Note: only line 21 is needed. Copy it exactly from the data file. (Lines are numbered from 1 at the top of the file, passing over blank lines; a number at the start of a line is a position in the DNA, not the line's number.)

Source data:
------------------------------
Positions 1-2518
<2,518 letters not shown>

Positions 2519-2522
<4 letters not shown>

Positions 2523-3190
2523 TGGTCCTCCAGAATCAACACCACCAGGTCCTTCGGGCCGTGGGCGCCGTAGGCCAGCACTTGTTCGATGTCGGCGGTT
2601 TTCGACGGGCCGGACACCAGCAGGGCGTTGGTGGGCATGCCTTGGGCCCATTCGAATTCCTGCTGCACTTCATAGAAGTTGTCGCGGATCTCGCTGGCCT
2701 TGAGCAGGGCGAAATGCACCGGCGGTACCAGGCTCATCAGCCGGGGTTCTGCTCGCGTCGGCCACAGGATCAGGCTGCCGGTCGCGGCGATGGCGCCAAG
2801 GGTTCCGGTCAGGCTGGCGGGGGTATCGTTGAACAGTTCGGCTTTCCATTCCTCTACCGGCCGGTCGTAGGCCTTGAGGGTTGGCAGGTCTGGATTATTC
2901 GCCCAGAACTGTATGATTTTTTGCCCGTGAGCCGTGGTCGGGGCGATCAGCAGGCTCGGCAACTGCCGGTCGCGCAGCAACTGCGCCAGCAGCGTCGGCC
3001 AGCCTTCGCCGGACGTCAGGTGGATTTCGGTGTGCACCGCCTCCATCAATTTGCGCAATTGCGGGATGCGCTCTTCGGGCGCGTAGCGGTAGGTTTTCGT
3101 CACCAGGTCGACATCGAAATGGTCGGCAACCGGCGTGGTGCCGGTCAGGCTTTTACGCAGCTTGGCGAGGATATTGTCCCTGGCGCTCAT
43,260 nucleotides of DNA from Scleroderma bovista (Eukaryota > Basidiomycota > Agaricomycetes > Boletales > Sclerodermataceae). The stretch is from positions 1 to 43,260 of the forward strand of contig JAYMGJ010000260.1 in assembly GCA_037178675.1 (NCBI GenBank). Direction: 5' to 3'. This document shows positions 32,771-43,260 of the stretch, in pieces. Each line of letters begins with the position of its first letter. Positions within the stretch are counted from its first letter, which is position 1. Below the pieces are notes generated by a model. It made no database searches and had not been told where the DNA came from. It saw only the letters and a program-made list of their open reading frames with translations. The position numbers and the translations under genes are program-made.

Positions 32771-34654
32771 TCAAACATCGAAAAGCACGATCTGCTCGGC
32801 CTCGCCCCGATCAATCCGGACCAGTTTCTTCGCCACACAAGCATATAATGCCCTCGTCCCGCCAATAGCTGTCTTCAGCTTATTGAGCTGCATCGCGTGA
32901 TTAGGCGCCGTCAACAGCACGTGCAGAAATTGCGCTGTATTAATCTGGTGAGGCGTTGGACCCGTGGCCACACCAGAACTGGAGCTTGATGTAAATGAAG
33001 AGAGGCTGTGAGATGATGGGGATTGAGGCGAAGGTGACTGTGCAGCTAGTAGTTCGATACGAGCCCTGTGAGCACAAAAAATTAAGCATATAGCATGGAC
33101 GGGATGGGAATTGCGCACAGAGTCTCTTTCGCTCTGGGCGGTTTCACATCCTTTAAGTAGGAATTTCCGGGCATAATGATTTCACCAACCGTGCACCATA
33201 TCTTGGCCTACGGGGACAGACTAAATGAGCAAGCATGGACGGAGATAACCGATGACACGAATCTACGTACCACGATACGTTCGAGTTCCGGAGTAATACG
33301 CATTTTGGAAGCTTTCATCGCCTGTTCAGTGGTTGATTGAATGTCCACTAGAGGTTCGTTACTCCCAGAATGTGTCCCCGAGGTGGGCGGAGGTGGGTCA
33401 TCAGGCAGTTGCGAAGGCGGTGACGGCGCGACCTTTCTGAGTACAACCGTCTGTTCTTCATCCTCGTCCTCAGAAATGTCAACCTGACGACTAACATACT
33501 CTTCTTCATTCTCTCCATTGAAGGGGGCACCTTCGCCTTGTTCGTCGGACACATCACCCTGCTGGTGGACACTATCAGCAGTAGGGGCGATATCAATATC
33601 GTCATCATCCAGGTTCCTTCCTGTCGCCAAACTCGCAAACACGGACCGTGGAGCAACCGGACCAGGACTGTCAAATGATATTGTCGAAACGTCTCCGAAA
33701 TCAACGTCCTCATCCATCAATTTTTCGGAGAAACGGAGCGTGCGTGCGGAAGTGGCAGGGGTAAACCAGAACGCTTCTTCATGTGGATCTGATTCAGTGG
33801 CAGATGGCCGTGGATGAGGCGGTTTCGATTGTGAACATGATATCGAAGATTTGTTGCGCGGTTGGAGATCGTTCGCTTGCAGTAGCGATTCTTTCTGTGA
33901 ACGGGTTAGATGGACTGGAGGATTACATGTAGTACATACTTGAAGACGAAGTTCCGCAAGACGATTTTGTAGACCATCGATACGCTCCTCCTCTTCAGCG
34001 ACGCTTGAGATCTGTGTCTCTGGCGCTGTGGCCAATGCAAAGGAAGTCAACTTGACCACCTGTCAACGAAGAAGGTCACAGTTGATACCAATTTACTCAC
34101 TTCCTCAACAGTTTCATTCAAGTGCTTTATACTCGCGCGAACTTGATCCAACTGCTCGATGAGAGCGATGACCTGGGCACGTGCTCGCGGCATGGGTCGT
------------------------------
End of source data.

33301 CATTTTGGAAGCTTTCATCGCCTGTTCAGTGGTTGATTGAATGTCCACTAGAGGTTCGTTACTCCCAGAATGTGTCCCCGAGGTGGGCGGAGGTGGGTCA